Bid to Let States Go Bankrupt Met Rapid Demise a Decade Ago
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The last time America’s states were in the throes of a crippling fiscal crisis, an idea was floated in Washington to help them swiftly bring it to an end: let them file for bankruptcy and escape from the trillions of dollars owed to bondholders and retired public employees.
It was immediately condemned by Wall Street investors, public employee unions and Republican and Democratic governors, who said it was unnecessary and would saddle them with rising interest rates by spooking the bond market. The discussion was dropped after a single hearing in theU.S. House of Representatives.
But on Wednesday, with the nation’s state capitals again facing massive budget shortfalls because of the stalled economy, the idea resurfaced when Senate Majority Leader Mitch McConnell voiced support for it during a radio interview.
“I would certainly be in favor of allowing states to use the bankruptcy route,” McConnell, a Republican from Kentucky, said during an interview on the Hugh Hewitt show. “It saves some cities. And there’s no good reason for it not to be available.”
The comments came asCongress considers extending aid to cities and states that are seeing tax revenue disappear as wide swaths of the economy are shut down. The resulting budget gaps could force deep spending cuts that would exert a drag on any recovery. Governors alone have asked for $500 billion to help soften the blow of what could be the worst fiscal crisis they have faced in decades, with cities also requesting funds.
But allowing states to file for bankruptcy is unlikely to gain much support, given the near universal opposition it faced a decade ago. Then, states were quick to say it was unneeded: With the broad power to raise taxes, no state has defaulted on its debt since the Great Depression. Even only a handful of struggling cities resorted to bankruptcy during the last contraction, since it was seen as a last resort that would hobble their ability to raise money for public works.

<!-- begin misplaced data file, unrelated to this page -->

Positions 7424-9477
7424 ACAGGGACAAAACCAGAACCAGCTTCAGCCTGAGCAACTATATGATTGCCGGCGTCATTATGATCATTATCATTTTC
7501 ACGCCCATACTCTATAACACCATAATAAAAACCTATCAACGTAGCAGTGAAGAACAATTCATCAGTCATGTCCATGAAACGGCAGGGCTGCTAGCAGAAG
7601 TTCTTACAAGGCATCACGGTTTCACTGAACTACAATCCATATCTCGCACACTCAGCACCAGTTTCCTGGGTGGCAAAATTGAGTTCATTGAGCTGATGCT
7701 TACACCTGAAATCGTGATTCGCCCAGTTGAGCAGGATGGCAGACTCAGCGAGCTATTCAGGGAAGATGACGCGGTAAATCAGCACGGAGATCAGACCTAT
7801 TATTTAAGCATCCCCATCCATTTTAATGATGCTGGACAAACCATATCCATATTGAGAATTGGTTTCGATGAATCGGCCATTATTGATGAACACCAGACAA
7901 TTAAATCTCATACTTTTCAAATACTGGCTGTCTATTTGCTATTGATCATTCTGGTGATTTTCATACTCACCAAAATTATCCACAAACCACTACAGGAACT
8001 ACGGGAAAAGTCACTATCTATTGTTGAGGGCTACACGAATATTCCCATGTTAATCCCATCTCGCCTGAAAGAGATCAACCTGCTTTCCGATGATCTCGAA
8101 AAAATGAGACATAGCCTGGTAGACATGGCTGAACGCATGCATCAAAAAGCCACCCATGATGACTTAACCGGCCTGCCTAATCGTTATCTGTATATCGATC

Matt Fabian, a partner withMunicipal Market Analytics who testified before Congress during the House hearing in 2011 when state bankruptcy was last raised, said it’s just an effort to sidestep the discussion about extending aid.
“That’s just a red herring,” he said of McConnell’s comments. “State bankruptcy is probably not possible under the U.S. Constitution, and there’s even less chance that Congress would attempt to allow it. The Senator’s statement is really about the likelihood of his caucus providing more aid directly to the states than it is about state bankruptcy.”
“Once you start talking about state bankruptcy being a better option than more federal assistance, you’re really saying you don’t want to provide more federal assistance,” he said.
There has been little speculation on Wall Street that states will be unable to pay their debts because of the coronavirus pandemic, even though it’s expected to increase the financial strains on already struggling states such as New Jersey and Illinois. While municipal bond prices tumbled last month during waves of panicked selling, they rebounded after Congress enacted the $2.2 trillion stimulus bill.
Eric Friedland, director of municipal research at Lord Abbett & Co LLC, said that McConnell’s comments, while “unsettling,” are unlikely to create panic among municipal bond investors.
On Wednesday, yields on top-rated 10-year bonds rose 6 basis points to 1.21% while yields on the longest-dated debt climbed 6 basis points to 2.04%.
Democrats unsuccessfully pushed for state aid in the interim rescue package that passed theSenate on Tuesday. McConnell took credit for blocking that, saying there should be a “fulsome” discussion among all senators on whether and how to send more aid to state and local governments and what that money should be spent on.
“My guess is their first choice would be for the federal government to borrow money from future generations to send it down to them now so they don’t have to do that,” he said of states. “That’s not something I’m going to be in favor of.”
— With assistance by Amanda Albright
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